The largest issue that the VW mechanics have determined is that the scar rating on our fuel is well below the recommended scar rating from Bosch. Scar rating is the inverse to the number of cycles needed for a stainless steel ball to scar the metal plate it's rubbing against. Our fuel is set at a maximum of 520 microns while Bosch is recommending on higher than 460 microns. The higher the number, the worse the lubricity.

Some of this is my conjecture based on 9+ years of belonging to the other site and driving my VW diesel with the CP4 pump. I am not a mechanic.

Here, also, is the Spicer report where he looked at different additives. http://www.jatonkam35s.com/DeuceTechnicalManuals/Diesel_fuel_additive_test.pdf

No where have I seen any comments about air in the system causing the wear issues, but is makes as much sense as all of the other speculations. The only way to fully prove any of the ideas is to have identical engines running side by side and see what you have to so to make one fail.
 

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I tried to post the pictures in the first post but all I got was text.










I don't know if those were the pictures you wanted to post, but I ain't eeeeeeeeeeeeven going through 145 pages! So, what you do is: Right click on the image. Then click on "Copy image address." Then you come back here and type in
which lets the forum know that that's the end of the information.

Well, I guess not. Looks like they have some kind of privacy setting. So let's try this: Right click on the image then select "Search Google for image." Aha! That brings up the image which was located elsewhere. Let's see if the image tags work now.




Much better! But I ain't looking all of them up.





Snooty ass TDi people.
 

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Discussion Starter #16
Yeah. Kind of like the magazine article I read with the pictures. Saw a comment on this thread about air getting into the pump and causing a part to turn and then come apart. That is essentially what I remember from that magazine article with pictures of the part and a speculation it could be fixed with the addition of a keyway.

Thanks.
 

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Capt.... To add a little more fuel to the fire ,Apparently it’s not that simple to just add a key way..Edlebrock came up with a fix and a patent from stopping the piston from turning in a Circular pattern , But Bosch refuses to pay what Edlebrock is wanting for a royalty /patent fee ...It’s all about the Benjamin’s :mad:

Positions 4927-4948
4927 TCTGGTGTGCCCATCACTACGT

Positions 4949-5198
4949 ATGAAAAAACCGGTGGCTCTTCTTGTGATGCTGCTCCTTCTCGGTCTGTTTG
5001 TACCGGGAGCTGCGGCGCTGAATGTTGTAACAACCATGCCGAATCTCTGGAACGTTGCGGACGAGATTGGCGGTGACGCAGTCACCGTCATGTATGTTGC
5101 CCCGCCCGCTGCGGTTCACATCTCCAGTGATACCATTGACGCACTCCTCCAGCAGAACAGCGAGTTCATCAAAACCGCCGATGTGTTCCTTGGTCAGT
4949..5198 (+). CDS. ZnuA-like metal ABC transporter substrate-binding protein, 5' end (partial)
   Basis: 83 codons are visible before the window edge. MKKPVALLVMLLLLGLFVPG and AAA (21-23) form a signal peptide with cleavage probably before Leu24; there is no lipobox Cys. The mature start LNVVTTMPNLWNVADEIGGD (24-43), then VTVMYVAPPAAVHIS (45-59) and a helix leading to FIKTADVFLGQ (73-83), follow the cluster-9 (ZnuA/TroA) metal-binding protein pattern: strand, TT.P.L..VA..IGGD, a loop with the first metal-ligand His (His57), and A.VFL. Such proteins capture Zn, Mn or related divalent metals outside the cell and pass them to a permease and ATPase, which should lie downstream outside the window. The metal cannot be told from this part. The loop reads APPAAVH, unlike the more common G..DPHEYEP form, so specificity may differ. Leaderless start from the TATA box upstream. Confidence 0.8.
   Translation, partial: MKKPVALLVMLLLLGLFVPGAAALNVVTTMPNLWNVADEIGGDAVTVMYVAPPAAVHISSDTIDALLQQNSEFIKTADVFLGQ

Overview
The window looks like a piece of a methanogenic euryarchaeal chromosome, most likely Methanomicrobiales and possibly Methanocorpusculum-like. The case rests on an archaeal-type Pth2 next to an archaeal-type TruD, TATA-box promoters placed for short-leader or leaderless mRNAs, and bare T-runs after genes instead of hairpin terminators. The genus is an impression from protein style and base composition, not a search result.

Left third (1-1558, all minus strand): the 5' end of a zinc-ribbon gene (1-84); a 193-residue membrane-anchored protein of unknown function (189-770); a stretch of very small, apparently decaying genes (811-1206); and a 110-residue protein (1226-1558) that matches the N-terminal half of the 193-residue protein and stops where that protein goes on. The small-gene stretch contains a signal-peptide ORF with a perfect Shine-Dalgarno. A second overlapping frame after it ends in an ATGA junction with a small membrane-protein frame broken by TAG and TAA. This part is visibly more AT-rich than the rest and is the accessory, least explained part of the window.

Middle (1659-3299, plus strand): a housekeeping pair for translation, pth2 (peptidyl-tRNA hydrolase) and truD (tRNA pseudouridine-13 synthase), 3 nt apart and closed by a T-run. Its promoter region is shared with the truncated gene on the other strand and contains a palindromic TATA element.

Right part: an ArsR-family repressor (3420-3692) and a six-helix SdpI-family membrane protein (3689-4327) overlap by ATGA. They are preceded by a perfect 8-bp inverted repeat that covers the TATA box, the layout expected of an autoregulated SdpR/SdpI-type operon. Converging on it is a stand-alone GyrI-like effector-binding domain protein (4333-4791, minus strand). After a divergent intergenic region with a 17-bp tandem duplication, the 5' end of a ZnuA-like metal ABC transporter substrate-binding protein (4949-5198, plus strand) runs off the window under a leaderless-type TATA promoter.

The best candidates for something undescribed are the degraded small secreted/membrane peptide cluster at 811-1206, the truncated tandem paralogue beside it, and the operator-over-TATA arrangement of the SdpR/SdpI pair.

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Interesting that VW, Daimler, and BMW are not listed as plaintiffs. All have used the CP 4.x pumps in their diesels for North America since at least 2007. If I were the judge, I would really question the language of the lawsuit. Specifically on the terms of 100k miles before failure. part of our discussion on the VW side is if the roller in the pump was designed as a wear item that would have to be replaced at some specific mileage. Also, most of the failures in the VWs have been well before 100k miles. Some were within a few miles of driving off the dealers' lots.
 

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To me the biggest concern with the entire CP4.2 ordeal is that Bosch was clear in it's pump specs of a fuel needing a certain SCAR rating, more or less fuel of a certain lubricity, GM, Ford, VW, FCA, etc, all have access to this information and put the pump on anyway. Knowing that american diesel fuel doesn't conform to the minimum standard required for this pump. Raises some concern to me about the amount of trust we have in the people deciding which parts to use in the production of vehicles.
 

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Well I just read Bosch upgraded the Cp4.2 pump with a larger roller for the cam and they added a key slot to prevent the piston from spinning... Time to sit back and eat some popcorn and wait to see how it all plays out :). BTW I’m very happy to own a Cummins with the Cp3 pump :eek: